macOS ARM builds on conda-forge

A new platform osx-arm64 has been added to the build matrix of conda-forge. osx-arm64 packages are built to run on upcoming macOS arm64 processors marketed as Apple Silicon. An installer for this platform can be found here.

This will install a conda environment with python and conda in it. Installed conda will be able to install packages like numpy, scipy. Currently there are about 100 packages out of 10000 packages pre-built for this platform.

All these packages are built on conda-forge’s current macOS x86_64 infrastructure. In order to do so, we have made lots of changes to the infrastructure including, conda, conda-build, conda-smithy, constructor, conda-forge-ci-setup to facilitate cross-compiling which is the process of compiling a package that will run on a host platform (osx-arm64 in our case), with the compilation done on a build platform (osx-64 or linux-64 in our case).

osx-arm64 is the first conda platform that is completely bootstrapped using conda-build’s cross-compiling facility. Previously, when adding a new platform, conda-build was built with an existing python and pip environment on the new platform. With cross-compiling, when the compilers and a sysroot is set up on a different platform, an existing conda-build installation (on osx-64 and linux-64 in this case) will be able to start building packages right away.

Cross-compiling builds for osx-arm64

In order to cross compile packages for osx-arm64 we need compilers. So, we first built clang=11.0.0.rc1 which has support for targetting osx-arm64. We also built compiler-rt=11.0.0.rc1 as a universal build support both osx-64 and osx-arm64.

Linker, archiver, otool, install_name_tool was built using the cctools-port project by Thomas Pöchtrager.

One issue we ran into was that the macOS 11.0 Big Sur Beta 7 required that all executables and shared libraries be ad-hoc signed which is signing without a verified signature. On suggestion of cctools-port developer we added support to cctools-port to sign these executables using ldid which can be used on Linux as well as macOS to sign.

Using these, the first cross compiled package we built was libcxx to facilitate C++ builds. For the osx-arm64 sysroot we used the MacOSX11.0.sdk already installed on Azure pipelines and Travis-CI. Due to licensing issues, we cannot distribute this, but it can be downloaded from the Apple developer website even on Linux.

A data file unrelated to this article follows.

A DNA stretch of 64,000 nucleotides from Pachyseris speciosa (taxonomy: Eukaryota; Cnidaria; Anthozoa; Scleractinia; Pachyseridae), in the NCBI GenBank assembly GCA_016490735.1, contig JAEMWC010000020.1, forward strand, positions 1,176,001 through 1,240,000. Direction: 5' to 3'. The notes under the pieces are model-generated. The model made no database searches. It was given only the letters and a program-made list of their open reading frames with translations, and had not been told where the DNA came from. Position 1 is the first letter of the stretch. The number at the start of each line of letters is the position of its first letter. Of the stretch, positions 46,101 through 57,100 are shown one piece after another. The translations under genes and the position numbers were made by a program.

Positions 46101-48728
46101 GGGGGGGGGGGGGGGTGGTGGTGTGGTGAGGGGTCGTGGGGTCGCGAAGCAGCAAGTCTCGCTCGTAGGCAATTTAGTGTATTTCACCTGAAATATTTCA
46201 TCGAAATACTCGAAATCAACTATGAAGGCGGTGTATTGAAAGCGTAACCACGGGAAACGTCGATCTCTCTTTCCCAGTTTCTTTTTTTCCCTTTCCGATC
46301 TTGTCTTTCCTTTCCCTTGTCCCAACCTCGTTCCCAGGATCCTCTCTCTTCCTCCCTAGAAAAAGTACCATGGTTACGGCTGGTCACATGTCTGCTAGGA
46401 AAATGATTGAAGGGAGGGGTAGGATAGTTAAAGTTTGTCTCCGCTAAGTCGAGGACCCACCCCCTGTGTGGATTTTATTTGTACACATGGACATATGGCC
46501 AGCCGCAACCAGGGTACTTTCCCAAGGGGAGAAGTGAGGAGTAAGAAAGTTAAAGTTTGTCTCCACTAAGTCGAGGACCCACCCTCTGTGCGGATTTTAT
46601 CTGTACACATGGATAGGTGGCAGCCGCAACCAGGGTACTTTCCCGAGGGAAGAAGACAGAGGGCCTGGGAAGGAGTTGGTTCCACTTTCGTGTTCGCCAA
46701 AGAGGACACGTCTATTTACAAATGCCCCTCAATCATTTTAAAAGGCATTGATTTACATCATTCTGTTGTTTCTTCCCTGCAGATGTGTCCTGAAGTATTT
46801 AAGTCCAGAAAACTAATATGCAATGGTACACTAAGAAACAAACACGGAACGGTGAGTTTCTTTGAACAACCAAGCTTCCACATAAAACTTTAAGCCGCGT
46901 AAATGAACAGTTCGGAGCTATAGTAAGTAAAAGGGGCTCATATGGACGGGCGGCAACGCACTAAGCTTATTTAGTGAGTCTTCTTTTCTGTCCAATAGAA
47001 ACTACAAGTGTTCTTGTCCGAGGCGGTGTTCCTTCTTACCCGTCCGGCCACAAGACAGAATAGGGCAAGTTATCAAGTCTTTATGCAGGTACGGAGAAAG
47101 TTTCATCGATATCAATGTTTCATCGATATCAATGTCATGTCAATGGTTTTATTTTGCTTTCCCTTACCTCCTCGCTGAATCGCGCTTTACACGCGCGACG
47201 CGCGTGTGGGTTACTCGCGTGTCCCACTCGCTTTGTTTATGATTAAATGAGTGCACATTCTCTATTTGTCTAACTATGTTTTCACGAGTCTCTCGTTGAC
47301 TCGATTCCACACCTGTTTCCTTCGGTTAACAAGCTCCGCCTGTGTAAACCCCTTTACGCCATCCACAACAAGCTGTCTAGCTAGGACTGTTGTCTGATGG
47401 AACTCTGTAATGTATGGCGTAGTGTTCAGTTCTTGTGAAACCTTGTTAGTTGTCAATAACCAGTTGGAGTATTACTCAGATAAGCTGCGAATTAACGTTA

With clang we have a C/C++ compiler, but lack a Fortran compiler. We used the GCC fork for darwin-arm64. First, a cross compiler (build == host != target) was built. Using that compiler, we built a cross-native compiler (build != host == target) which gave use the shared libraries like libgfortran.dylib.

We also added support for cross compiling rust programs to the rust packages in conda and installing rust_osx-64 on Linux will give you a compiler that will build packages for osx-64.

As we haven’t done cross-compilation before, many packages needed to be updated. Most were trivial changes that we automated later on. These included getting a newer config.sub to identify the new autotools platform arm64-apple-darwin20.0.0, adding options to CMake with the environment variable CMAKE_ARGS to correctly set up the toolchain and recipes were update to use cmake ${CMAKE_ARGS} ... Running tests when building were also disabled by guarding commands like make check, make test, ctest with the env variable CONDA_BUILD_CROSS_COMPILATION.

Cross-compiling python extensions is quite tricky as distutils is not really setup to do this. Thanks to the project crossenv this is unofficially supported with a few quirks. With crossenv, we can run a python on the build machine (osx-64 or linux-64 in this case) that acts like it is on osx-arm64. crossenv monkey-patches a few functions like os.uname and sets up values like _PYTHON_SYSCONFIG_DATA to make python running on osx-64 or linux-64 behave like osx-arm64. One issue is that, monkey-patching sys.platform doesn’t work and therefore if a python package in it’s uses sys.platform to differentiate OSes this will lead to unintended consequences if you are cross-compiling from linux-64. Therefore, we have to use osx-64 as our build system when cross-compiling for osx-arm64. Note that packages using sysconfig.get_platform() will get the correct platform.